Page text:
The European Securities and Markets Authority (“ESMA”) issued an Opinion on 30 May 2016 in response to a letter sent by the European Commission (“Commission”) asking to amend its draft RTS 20 under MiFID II and MiFIR. RTS 20 provides the necessary criteria to establish when a non-financial firm’s commodity derivatives trading activity is considered to be ancillary to its main business.

In the letter, the Commission requests that ESMA amends its draft RTS 20 to include a size-appropriate capital based test for groups that have undertaken significant capital investments in creating infrastructure, transportation or production facilities that undertake activities or investments which cannot be hedged in financial markets. The Commission will endorse the draft RTS 20 only when EMSA makes the changes it requests, however, in it’s Opinion ESMA raises concerns that the capital based test will not be a fair test for all participants in the sector, and believes it favours larger firms over smaller ones.

ESMA’s concerns with the capital based test

In it’s Opinion, ESMA states that it does not oppose the proposed capital based tests, if the Commission favours a more cautious approach, but warns that the concerns it raised initially about capital based test have not waned. ESMA is concerned that:

  • participants would have to rely on alternates that would vary over time by firm or sector, and therefore establishing if firms do or don’t meet the ancillary tests could be unreliable; and
  • a level playing field for all participants would be difficult to achieve, given the breadth of sectors and participants in commodity derivatives markets.

The Opinion goes on to say that if the Commission believes that capital tests are necessary, ESMA has identified some metrics for numerators and denominators, which it feels carry the least amount of drawbacks and which could be used to construct a capital test as an alternative to the test put forward in its draft RTS 20. An example numerator for the test could be having a more simplified approach to capital requirements regulations and for a denominator, using total equity from the liability side of the balance sheet.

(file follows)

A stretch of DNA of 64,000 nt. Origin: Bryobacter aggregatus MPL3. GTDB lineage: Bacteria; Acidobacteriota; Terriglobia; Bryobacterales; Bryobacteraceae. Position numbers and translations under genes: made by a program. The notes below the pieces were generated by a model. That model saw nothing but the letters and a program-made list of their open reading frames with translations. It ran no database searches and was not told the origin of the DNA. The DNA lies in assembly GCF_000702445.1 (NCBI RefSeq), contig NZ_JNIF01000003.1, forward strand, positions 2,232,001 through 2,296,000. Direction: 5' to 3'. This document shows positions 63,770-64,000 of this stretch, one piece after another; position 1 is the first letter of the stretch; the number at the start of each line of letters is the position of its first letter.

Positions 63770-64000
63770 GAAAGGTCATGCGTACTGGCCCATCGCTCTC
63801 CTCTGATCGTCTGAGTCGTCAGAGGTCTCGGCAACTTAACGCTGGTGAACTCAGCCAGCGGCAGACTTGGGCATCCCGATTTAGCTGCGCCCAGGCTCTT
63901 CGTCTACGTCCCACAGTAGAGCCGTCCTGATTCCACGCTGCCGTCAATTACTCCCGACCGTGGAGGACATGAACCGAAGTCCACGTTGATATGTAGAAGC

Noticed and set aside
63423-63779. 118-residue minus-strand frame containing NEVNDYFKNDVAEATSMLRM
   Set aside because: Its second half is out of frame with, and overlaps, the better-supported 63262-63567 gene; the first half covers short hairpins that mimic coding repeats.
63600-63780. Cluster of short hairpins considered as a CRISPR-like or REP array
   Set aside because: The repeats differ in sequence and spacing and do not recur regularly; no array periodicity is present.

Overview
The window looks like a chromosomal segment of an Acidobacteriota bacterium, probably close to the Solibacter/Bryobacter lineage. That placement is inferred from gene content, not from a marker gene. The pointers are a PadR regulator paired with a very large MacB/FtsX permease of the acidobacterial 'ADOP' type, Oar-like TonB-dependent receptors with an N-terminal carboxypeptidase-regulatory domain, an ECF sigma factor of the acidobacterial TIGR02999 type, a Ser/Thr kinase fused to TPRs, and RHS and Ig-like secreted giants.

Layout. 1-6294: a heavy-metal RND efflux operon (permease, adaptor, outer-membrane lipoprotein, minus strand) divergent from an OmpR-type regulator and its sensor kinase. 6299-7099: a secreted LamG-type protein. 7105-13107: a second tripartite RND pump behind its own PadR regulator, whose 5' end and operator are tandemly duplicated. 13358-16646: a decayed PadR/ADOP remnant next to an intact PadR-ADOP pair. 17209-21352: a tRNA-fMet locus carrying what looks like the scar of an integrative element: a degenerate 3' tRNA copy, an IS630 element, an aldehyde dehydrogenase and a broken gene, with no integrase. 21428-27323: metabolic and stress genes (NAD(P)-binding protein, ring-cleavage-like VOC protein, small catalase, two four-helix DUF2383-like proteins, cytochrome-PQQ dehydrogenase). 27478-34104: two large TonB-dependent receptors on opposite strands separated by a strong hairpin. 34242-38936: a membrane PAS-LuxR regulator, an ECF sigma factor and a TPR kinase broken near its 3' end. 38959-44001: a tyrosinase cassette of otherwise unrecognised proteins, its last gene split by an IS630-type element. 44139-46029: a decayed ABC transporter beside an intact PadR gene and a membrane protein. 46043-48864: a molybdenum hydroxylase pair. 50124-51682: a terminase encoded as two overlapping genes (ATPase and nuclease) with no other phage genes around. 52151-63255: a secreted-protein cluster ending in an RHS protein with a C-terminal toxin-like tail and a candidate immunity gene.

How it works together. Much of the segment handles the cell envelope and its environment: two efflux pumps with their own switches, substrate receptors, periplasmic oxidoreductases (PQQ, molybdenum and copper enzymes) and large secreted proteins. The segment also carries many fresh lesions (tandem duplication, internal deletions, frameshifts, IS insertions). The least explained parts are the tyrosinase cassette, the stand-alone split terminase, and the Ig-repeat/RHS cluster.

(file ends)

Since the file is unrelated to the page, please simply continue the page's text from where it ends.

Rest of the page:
Fairness for all sizes of firm

ESMA concludes that firms should have the option to choose between performing its original main business test based on trading activity and the Commission’s proposed capital test. It believes that larger firms would gain more benefit from the proposed capital gains test, and that small and medium sized firms would gain more benefit from ESMA’s main business test. ESMA went on to say that if the capital test was mandatory for small and medium sized firms, they would be at a cost disadvantage.

Other amendments to RTS 20

ESMA has made some amendments to the draft RTS 20 already, separate to the Commission’s requests, because they were notified by some stakeholders that elements of the calculation mechanics for the existing ancillary tests were not entirely clear.


Ultimately, it is now with the Commission as to whether it will choose to accept ESMA’s proposed changes to, and conditions of, its capital test and endorse the draft RTS 20, or not.

To view the full Opinion please click here.

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